Eighth-graders lead groups of six to eight students of varying ages in “Buddy Families,” meeting weekly to perform community services and help maintain the school’s campus. They also plan the Riverside’s morning assembly with themes to engage their classmates on important topics and announcements. The older students lead activities for youngsters for the school’s annual Mythology Day, as well, and visit elementary classrooms to talk about bullying and respect, according to the news site. “We all know that younger students listen to and look up to their older schoolmates. We also know that students learn best when they teach,” Ralston said. “This will be a learning experience for our seventh and eighth graders as well.”

The evolving leadership experiences work in conjunction with the advisory program, which begins in 6th grade with weekly meetings focused on study skills and habits of mind. In 7th grade, the focus shifts to critical skills and dispositions for collaborating in groups.

By 8th grade, students learn to lead the broader school community, capping off their experience with a final presentation to the entire student body. Eighth-graders also gain experience teaching younger classmates during the final weeks of school, under the watchful eye of teachers. “Riverside eighth-graders benefit from years of practicing patient leadership, assisting and mentoring their peers,” Ralston said. “Working together with the school’s mission, the commitment of faculty and staff, and the Riverside Advisory Program, the Riverside Pride initiative will serve to create and value a school-wide environment that fosters integrity and kindness towards one another.”

The Riverside School is building character in its students by consistently giving them the responsibility to lead. They use the language of “dispositions” that are built by “habits.” This sets them apart from many character education initiatives that focus merely on mental recall of character strengths, recognition of one’s own character strengths, or a virtue of the month. By force of habit, they are “assisting and mentoring their peers.”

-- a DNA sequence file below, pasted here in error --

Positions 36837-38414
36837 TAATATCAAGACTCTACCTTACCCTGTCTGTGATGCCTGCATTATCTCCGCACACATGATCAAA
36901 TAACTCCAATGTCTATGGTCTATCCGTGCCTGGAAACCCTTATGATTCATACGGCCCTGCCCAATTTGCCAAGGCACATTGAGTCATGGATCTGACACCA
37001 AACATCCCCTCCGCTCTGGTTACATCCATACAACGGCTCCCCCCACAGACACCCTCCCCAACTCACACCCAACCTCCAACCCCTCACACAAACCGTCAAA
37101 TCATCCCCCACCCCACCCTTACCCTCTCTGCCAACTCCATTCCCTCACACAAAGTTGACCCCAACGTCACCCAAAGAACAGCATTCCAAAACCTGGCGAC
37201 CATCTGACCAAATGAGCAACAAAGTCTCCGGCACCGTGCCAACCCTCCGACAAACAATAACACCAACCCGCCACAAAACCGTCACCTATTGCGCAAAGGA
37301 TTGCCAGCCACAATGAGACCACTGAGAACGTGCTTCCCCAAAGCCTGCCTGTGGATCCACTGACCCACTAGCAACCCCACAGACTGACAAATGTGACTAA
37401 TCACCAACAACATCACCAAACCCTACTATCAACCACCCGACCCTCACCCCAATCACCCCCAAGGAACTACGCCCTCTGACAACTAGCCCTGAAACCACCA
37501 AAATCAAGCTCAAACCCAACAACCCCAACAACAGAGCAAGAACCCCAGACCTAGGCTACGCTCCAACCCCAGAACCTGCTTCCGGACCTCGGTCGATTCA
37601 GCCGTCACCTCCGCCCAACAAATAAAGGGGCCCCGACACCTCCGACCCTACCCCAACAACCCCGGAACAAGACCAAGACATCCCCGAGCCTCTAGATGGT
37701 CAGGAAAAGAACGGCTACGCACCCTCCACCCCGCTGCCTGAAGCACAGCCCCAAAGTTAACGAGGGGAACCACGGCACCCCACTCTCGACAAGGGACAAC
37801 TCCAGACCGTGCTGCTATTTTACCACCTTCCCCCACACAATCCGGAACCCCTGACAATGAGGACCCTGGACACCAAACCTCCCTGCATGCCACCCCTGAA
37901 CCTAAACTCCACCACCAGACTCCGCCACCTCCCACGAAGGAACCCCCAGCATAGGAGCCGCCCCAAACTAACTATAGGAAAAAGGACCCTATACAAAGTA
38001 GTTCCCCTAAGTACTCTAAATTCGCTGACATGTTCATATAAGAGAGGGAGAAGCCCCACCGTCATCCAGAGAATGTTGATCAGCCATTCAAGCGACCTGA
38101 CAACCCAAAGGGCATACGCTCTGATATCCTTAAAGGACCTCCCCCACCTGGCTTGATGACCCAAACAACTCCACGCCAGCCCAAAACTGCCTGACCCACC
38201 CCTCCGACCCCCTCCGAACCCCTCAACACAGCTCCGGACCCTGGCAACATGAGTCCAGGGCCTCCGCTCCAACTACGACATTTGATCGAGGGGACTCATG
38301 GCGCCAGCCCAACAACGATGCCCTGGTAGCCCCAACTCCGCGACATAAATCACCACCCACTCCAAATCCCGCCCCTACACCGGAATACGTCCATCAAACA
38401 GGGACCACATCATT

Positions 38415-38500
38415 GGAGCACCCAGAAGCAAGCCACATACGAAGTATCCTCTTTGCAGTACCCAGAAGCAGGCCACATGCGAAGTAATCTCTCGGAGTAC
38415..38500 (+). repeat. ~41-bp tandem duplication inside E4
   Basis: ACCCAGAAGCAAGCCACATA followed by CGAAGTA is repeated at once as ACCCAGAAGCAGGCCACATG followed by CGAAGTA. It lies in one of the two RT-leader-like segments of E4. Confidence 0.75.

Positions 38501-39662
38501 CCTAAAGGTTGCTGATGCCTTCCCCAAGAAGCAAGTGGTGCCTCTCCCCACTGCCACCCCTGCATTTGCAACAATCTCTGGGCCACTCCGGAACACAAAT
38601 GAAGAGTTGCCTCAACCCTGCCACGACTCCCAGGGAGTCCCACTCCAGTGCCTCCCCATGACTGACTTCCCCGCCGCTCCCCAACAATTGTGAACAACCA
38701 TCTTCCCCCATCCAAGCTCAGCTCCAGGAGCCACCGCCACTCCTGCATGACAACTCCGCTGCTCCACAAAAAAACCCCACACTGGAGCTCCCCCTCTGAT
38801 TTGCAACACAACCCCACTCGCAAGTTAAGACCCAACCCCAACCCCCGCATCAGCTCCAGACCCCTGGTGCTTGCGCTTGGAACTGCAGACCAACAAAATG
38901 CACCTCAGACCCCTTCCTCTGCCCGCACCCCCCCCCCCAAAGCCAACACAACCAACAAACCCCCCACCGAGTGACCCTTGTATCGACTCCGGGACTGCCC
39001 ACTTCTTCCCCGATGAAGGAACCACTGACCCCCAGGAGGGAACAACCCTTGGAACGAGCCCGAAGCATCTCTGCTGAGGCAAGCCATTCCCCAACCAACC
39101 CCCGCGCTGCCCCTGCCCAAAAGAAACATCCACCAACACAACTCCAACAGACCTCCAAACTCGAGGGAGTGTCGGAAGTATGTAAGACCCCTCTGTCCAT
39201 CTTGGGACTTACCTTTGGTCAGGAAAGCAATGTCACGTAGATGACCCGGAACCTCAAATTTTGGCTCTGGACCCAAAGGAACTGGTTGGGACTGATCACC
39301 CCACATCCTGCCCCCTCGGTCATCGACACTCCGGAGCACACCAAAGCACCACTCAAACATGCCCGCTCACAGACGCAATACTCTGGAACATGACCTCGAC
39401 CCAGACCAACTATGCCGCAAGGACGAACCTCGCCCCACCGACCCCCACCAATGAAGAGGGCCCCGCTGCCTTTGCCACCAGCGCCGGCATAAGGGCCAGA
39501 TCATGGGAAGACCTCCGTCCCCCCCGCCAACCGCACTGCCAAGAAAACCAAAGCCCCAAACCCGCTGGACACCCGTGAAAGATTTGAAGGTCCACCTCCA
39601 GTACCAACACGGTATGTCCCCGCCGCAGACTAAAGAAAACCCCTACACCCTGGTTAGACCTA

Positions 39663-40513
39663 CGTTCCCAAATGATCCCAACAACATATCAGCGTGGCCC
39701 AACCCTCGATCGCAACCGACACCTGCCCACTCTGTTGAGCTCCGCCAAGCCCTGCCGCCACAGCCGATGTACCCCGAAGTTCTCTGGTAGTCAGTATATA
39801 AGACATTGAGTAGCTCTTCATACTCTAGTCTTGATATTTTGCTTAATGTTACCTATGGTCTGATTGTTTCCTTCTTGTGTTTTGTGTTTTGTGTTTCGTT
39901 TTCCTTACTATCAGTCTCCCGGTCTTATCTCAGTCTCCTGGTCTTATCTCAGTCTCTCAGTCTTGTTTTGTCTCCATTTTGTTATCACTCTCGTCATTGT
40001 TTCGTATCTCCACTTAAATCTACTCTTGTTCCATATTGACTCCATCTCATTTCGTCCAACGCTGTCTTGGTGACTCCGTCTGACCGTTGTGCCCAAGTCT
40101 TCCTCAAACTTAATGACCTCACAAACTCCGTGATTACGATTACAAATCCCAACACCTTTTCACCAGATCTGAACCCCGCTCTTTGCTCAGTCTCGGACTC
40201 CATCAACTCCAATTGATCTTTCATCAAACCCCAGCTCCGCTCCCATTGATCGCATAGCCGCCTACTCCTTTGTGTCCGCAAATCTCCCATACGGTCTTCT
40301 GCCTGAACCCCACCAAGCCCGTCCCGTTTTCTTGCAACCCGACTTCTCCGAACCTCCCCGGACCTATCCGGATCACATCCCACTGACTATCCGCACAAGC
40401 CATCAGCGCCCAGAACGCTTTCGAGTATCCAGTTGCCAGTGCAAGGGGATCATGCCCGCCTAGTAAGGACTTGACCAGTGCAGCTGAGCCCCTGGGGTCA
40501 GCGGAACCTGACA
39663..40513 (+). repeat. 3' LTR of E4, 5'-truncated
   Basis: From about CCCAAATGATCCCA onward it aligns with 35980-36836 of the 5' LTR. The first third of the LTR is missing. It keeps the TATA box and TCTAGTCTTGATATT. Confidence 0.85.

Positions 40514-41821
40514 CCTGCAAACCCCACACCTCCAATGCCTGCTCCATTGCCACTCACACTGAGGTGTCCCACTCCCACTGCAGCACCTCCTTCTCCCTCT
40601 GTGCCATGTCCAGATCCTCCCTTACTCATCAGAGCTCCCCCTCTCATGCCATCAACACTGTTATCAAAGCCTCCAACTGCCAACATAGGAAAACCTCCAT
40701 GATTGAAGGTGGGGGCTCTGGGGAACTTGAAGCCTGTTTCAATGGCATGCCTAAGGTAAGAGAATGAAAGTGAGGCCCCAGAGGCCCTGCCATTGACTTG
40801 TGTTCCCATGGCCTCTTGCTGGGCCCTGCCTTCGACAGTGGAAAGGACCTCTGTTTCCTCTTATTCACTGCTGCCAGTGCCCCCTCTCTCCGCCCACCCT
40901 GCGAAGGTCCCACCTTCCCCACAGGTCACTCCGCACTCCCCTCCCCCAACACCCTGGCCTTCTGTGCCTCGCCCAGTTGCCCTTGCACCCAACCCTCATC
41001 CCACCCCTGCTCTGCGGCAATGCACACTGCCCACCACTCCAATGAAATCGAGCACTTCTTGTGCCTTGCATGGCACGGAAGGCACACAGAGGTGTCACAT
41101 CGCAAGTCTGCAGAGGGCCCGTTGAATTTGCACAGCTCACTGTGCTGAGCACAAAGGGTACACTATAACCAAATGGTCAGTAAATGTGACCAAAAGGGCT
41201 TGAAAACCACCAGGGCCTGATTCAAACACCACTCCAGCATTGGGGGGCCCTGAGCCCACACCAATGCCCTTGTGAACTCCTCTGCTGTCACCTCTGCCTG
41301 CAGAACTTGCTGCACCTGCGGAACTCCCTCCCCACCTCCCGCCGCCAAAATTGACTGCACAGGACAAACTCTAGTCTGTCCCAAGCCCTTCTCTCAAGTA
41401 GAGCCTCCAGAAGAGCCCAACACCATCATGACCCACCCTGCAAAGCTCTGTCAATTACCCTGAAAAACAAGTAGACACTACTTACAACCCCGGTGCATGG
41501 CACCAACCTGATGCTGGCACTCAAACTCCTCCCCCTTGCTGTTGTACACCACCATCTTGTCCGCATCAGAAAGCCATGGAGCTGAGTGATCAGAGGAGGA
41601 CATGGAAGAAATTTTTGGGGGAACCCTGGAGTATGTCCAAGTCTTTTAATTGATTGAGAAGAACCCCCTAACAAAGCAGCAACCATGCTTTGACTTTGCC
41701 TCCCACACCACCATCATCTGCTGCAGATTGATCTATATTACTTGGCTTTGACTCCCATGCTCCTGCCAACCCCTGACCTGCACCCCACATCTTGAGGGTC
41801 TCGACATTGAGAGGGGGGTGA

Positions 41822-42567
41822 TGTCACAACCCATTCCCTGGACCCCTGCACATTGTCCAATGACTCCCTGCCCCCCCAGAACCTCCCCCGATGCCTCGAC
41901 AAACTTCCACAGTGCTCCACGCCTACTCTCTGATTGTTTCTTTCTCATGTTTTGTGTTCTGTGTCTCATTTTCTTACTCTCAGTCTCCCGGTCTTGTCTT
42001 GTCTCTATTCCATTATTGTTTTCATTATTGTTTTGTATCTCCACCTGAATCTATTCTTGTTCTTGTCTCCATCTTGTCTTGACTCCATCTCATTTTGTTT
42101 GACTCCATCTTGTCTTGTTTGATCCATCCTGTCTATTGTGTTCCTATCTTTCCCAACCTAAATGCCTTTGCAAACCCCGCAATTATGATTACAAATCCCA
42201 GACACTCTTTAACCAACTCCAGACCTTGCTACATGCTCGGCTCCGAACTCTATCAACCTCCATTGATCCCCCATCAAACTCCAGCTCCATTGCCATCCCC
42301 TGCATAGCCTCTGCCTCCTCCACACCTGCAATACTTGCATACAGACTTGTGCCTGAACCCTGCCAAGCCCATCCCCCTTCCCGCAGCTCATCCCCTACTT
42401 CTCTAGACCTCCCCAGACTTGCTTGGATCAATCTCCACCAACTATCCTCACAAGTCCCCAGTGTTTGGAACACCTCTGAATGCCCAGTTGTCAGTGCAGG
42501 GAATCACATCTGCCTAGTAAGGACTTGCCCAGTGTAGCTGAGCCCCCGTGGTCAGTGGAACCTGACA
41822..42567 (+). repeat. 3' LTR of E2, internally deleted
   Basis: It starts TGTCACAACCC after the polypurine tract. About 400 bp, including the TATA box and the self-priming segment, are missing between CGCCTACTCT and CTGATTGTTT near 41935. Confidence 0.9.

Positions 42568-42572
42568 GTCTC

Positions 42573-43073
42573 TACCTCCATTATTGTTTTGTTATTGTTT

Education researcher Kathryn Wiens studied prestigious independent schools for the Institute for Advance Studies in Culture’s School Cultures and Student Formation project and found that, ironically, parents can pose a challenge in teaching character. “These parents almost appeared to view the development of character as a nice accessory to the other benefits of a prestigious education,” Wiens wrote.

With the exception of two schools studied, Wiens reported that “a majority of students interviewed at each school suggested that their school did not ultimately care what kind of person they became. Instead, they felt the school was most concerned about their academic achievement and where they went to college.” Wiens’ full research is available as a chapter in The Content of Their Character, which is available for preorder now.

The Riverside School, like other independent schools, faces similar issues, which makes its work weaving character formation and leadership development into the habits and practices of students all the more admirable.

Getting Smart author Tom Vander Ark argues that, “Advisory has to be the spine of the next generation high school,” and offers guidance on how to structure and sustain an advisory program that “really is the glue that holds it all together.”